Oh, and add to this the fact that somewhere along the path of evolution, after the elaborate drainage systems of Mohejo-daro and Harappa that made it stand out as civilizations, most of us Indians have lost the gene that should have kicked in when throwing trash in public places- its so easy to blame the genes and get away with it ;).

Chapter 4. The Bad

And, TaDa! even our animals seem to have taken to plastics- just that their intestines don't take as kindly to it and they end up dying a slow death.

If only plastic packaging were portrayed as not disposable by default, but as a re-usable novelty! True, this has something to do with the packaging industry on the whole, the sachet industry should not be the prime culprit - but definitely an accomplice.

What if all plastic using companies had to ensure by law, that they also had to buy used plastics back from the customers through the same channel that they sold their goods! ...Nothing more than wishful thinking. Sure, some companies are making token efforts as a part of their CSR programs- but we know that something like this will succeed only if it is a commercial program- an integral part of the product life-cycle.

Chapter 5. The Ugly

Well, if that was the bad, now comes the ugly. Trust me, this one IS ugly. Try this. Walk ten paces in any direction on any road in Delhi (or any place in North India), look down. I can bet you will find at-least one every odd yard. This innocuous package is called 'Pan Masala'. (The scorpion in the pic is not a part of some fancy kickass branding- thats the mandatory warning sign these have to carry)

Paan, I read has been around since ages. It is a betel-leaf wrap with areca-nut, lime and motley spices inside 'em- supposed to be chewed as mouth fresheners post meals. Somewhere down our colonial past, tobacco was added to the list of ingredients.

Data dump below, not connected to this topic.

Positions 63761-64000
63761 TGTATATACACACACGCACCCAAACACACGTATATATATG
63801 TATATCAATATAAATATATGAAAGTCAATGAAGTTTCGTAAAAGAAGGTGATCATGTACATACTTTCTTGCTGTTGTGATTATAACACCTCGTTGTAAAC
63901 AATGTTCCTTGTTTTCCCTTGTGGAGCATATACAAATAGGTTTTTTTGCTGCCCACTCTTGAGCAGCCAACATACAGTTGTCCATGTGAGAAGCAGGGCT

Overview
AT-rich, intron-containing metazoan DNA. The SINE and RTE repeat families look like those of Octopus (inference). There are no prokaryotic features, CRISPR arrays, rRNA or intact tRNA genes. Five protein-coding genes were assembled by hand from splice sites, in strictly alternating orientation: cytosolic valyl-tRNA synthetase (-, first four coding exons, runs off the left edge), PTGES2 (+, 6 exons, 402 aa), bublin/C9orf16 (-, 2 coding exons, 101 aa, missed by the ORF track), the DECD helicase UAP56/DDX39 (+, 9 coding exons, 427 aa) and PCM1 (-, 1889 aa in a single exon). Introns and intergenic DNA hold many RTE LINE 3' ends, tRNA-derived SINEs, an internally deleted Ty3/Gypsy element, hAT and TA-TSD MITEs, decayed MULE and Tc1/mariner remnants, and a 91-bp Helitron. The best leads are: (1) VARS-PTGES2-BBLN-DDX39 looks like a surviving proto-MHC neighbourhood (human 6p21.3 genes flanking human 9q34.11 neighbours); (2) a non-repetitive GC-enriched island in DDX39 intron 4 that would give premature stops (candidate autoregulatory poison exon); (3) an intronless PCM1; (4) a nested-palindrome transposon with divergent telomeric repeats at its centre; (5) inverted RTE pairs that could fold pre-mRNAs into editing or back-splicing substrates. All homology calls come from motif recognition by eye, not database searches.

Commercial Paan Masala was a recent development, where a Rs.5000 crore+ industry has sprung up with various combinations of pan ingredients. The sachetization wave was readily adopted by these manufacturers and it has resulted in their sales shooting straight up. One variety of pan masala was particularly potent- the one with tobacco as an ingredient. It has now been established that pan masala is as addictive as cocaine. In its sachet form, this ended up as the only cheap thrill- that the entire bottom of the pyramid here had access to. This sachet is more ubiquitous than any other, especially in North India. From kids begging on the streets to migrant drivers ferrying their bosses in their posh cars on the streets of Delhi - ALL have a few sachets stashed in their pockets. It either helps them forget their hunger and pain or has become a plain addictive habit that they just cant kick.

Used packets are simply discarded everywhere- literally everywhere. Another unsightly addition to the plastic mess we've landed ourselves in.

The web is strewn with stats, figures and facts on this topic. Do read this one when you get time:
Chewing Pan Masala and/or Betel Quid–Fashionable Attributes and/or Cancer Menaces? G. Gandhi, R. Kaur and S. Sharma

In conclusion

The sachet story is a pretty dramatic one. A simple bi-syllabic word that has touched a few billion lives in a few good ways and a few bad ones. One conclusion is unambiguous- Sachet has redefined the word consumption- forever.